There are plenty of other solid Canadian companies out there that pay regular dividends, and offer you the chance to add a little diversity to your investment portfolio. It’s worth checking into – especially if you can find some Canadian companies trading on a U.S. stock market.

Side Note:
Many Canadian dividend payers fall under our monthly dividend stock list and are featured in our best investment list.

US Stocks On Sale

Earlier this year, it was getting difficult to find good dividend paying stocks at a reasonable price. Markets had been climbing higher and higher, reaching peak levels back in March and April, with the Dow closing at 12,810 on April 29th, 2011. The S&P 500 also reached a peaked level on April 29th, closing at 1,363. Then on August 4th, all that changed when global markets reacting to a possible U.S. default along with European debt woes, began to tumble.

The Dow ended up losing -16%, and the S&P off -18% from those April highs as well. Many investors began “backing up the truck” in the days to follow, finding some of their best investments on sale. Although the future direction of the economy and markets remains uncertain, many high-quality dividend paying stocks are still trading at reasonable price points, as compared to only a few months ago. Here are a few of my favorite U.S. Stocks on sale.

Procter & Gamble (PG)

I can’t think of a better inflationary hedge, or recessionary proof stock than Procter & Gamble. This 167 billion-dollar company, markets more than 250 products to more than five billion consumers in 130 countries. The range of well known home and beauty products which PG manufactures is staggering. Let’s face it, economic downturn or not, people still buy their favorite brand names.

PG currently has a P/E ratio of 15.49, a dividend payout ratio of 53.4%, and a dividend yield of 3.4%. It’s debt to equity ratio is currently at 0.80 which is considered modest. PG is currently trading at $60.86 per share, down -9.6%
from its high of $67.38 back on May 18th. $60 is a significant support level for PG, when compared over a 5 year horizon. A breakout below this level may indicate further price declines.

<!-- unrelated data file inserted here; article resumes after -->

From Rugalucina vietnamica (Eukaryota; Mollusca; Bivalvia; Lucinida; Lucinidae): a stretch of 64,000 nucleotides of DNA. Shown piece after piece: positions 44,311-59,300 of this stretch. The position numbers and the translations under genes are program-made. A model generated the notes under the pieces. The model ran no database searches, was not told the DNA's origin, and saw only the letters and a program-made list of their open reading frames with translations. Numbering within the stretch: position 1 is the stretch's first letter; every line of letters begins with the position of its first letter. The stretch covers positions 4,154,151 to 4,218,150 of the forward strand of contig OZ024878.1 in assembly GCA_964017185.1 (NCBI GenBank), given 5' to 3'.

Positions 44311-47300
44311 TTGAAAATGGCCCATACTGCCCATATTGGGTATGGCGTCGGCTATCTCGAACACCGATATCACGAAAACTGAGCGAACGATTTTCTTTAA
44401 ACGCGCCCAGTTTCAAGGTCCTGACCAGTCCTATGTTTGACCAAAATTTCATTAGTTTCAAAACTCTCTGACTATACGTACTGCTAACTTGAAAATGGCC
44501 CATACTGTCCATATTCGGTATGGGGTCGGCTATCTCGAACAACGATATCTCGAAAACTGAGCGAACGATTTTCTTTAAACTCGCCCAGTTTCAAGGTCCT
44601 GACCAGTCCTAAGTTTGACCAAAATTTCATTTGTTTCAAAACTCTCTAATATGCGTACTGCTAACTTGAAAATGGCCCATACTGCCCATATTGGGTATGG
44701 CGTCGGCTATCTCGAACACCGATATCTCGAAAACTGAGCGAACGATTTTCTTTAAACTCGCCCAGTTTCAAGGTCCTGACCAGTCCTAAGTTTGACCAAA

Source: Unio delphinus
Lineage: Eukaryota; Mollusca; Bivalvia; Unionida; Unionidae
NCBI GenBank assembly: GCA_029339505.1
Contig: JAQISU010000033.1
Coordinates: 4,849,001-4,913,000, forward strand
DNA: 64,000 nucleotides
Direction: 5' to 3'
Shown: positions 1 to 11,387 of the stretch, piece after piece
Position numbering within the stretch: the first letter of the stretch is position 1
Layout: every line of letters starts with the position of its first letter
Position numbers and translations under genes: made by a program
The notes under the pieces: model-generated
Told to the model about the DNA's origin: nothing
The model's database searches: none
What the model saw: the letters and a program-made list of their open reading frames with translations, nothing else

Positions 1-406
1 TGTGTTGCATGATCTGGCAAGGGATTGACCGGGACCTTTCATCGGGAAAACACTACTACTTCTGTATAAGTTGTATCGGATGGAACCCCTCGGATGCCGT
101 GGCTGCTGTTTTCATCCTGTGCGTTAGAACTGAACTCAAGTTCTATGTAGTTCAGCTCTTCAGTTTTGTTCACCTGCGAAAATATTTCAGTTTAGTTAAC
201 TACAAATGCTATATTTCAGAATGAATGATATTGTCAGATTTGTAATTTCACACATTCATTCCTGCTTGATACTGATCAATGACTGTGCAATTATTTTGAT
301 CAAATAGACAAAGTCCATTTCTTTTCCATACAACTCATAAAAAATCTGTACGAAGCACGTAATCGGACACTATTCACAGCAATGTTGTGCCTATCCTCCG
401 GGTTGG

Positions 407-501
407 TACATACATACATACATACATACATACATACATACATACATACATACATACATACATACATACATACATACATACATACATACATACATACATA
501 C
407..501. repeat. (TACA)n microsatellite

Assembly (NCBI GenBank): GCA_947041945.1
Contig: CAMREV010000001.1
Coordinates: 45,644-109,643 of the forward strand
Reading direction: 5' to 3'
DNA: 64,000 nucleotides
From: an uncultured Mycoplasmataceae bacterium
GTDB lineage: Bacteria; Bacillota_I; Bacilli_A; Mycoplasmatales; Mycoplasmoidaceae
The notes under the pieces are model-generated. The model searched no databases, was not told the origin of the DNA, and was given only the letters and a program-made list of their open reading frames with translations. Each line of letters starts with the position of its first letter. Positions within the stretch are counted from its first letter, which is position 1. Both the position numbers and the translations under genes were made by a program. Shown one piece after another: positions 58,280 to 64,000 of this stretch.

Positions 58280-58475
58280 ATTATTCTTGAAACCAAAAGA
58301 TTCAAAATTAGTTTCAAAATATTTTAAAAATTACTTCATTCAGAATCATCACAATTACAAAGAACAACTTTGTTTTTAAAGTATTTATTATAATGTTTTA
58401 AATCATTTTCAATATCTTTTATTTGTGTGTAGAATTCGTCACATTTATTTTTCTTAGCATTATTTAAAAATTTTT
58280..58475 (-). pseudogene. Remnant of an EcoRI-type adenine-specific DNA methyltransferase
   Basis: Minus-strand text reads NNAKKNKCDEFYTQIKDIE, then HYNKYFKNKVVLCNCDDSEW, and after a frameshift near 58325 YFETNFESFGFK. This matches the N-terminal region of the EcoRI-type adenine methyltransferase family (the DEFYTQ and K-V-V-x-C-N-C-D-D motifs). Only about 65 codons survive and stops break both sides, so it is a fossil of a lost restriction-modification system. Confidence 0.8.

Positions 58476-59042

Sysco Corp. (SYY)

If you’re a chicken, Sysco would be your least favorite company. As an investor it should be at the top of your list, since it’s trading near its 52 week lows. This global food giant distributes food products and supplies to restaurants, healthcare and educational facilities, as well as to lodging establishments. SYY has a market capitalization of 15.9 billion, a P/E ratio of 13.92, and a dividend payout ratio of 53%, with a dividend yield of 3.70%.

The debt-to-equity ratio is higher however at 1.73, and this may be a factor in its current share price. SYY is currently trading at $27.30 per share, slightly above its 52 week low of $27.13. This may be a good entry point on this company, and the current market turmoil has had less influence on Sysco as compared to other companies. $27 is also a 5-year support level for SYY that you may want to watch closely before buying.

PepsiCo Inc. (PEP)

While everyone was loading up on Coca-Cola (KO), PepsiCo (PEP) flew right under the radar. A less than stellar earnings report on July 21st, 2001, sent PepsiCo shares down from $68.49 to $63.86 by July 27th, a decline of over -6.7% in a few days. PepsiCo found it difficult to raise its prices to offset soaring commodity costs, and this eventually affected its bottom line. As with PG, PepsiCo is a consumer discretionary which is less influenced by market declines. Even with price increases due to inflation, people will still buy Pepsi, eat potato chips, or eat Quaker oatmeal for breakfast.

Brand recognition is one of the most important factors among the consumer staples. PepsiCo has a market capitalization of nearly 100 billion dollars, a P/E ratio of 16.05, a dividend payout ratio of 52.4%, and a debt-equity ratio of 0.99. The current dividend yield is 3.20%. PEP is currently trading at $63.09 per share, off -10.5% from its high of $70.52 back on July 7th, 2011. This may be a good entry point for PepsiCo (PEP).

Home Depot (HD)

During our home renovation, I became very familiar with Home Depot (HD). I found a company which dominated our Canadian equivalent Rona Inc. (RON-TSX), was focused on customer service, and was the favorite of local contractors and renovation fans alike. And you can even get a Harvey’s hot dog after buying power tools! Back on October 1st, 2010, I recommended Home Depot on my blog when it was trading at $31.68 per share.

With the recent market declines, Home Depot (HD) is again looking attractive at $32.16 per share, off -16.4% from its high of $38.48 back on February 18th, 2011. Its price before the market declines on July 25th, was $36.65 per share, or a -12.2% difference from its current price. Home Depot (HD) has a market capitalization of 51.2 billion, a P/E ratio of 15.45, and a dividend payout ratio of 48%. The dividend yield is currently at 3.00% for HD, and the debt to equity ratio is higher at 1.41.

Wal-Mart (WMT)

Many investors have been frustrated buying Wal-Mart (WMT) and seeing little capital appreciation in the stock price over the years. Many of these investors also view Wal-Mart as an income only investment, buying solely for the dividend yield. Yet if you were to buy Wal-Mart on the dips, and hang on long-term for the ride, you would have grown a nice nest egg on this global retail giant. Wal-Mart is also a great defensive stock during market declines.